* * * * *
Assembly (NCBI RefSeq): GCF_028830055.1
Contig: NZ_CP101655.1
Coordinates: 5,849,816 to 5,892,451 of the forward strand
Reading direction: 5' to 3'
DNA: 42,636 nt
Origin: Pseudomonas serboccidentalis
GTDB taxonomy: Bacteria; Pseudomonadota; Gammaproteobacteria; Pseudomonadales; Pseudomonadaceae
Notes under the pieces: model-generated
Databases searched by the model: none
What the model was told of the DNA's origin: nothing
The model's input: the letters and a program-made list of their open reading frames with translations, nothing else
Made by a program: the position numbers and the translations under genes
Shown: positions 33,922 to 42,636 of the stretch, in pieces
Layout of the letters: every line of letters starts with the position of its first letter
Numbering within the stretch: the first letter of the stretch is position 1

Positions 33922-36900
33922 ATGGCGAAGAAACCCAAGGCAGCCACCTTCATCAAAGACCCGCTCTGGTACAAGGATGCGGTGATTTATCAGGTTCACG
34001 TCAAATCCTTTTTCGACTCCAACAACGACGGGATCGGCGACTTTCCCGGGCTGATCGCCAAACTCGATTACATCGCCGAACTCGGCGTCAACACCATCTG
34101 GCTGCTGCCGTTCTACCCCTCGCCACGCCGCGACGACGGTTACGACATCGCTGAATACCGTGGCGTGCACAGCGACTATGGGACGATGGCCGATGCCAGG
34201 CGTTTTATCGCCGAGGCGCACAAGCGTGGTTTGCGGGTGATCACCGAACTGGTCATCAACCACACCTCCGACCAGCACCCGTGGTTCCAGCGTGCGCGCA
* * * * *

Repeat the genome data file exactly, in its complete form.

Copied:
Assembly (NCBI RefSeq): GCF_028830055.1
Contig: NZ_CP101655.1
Coordinates: 5,849,816 to 5,892,451 of the forward strand
Reading direction: 5' to 3'
DNA: 42,636 nt
Origin: Pseudomonas serboccidentalis
GTDB taxonomy: Bacteria; Pseudomonadota; Gammaproteobacteria; Pseudomonadales; Pseudomonadaceae
Notes under the pieces: model-generated
Databases searched by the model: none
What the model was told of the DNA's origin: nothing
The model's input: the letters and a program-made list of their open reading frames with translations, nothing else
Made by a program: the position numbers and the translations under genes
Shown: positions 33,922 to 42,636 of the stretch, in pieces
Layout of the letters: every line of letters starts with the position of its first letter
Numbering within the stretch: the first letter of the stretch is position 1

Positions 33922-36900
33922 ATGGCGAAGAAACCCAAGGCAGCCACCTTCATCAAAGACCCGCTCTGGTACAAGGATGCGGTGATTTATCAGGTTCACG
34001 TCAAATCCTTTTTCGACTCCAACAACGACGGGATCGGCGACTTTCCCGGGCTGATCGCCAAACTCGATTACATCGCCGAACTCGGCGTCAACACCATCTG
34101 GCTGCTGCCGTTCTACCCCTCGCCACGCCGCGACGACGGTTACGACATCGCTGAATACCGTGGCGTGCACAGCGACTATGGGACGATGGCCGATGCCAGG
34201 CGTTTTATCGCCGAGGCGCACAAGCGTGGTTTGCGGGTGATCACCGAACTGGTCATCAACCACACCTCCGACCAGCACCCGTGGTTCCAGCGTGCGCGCA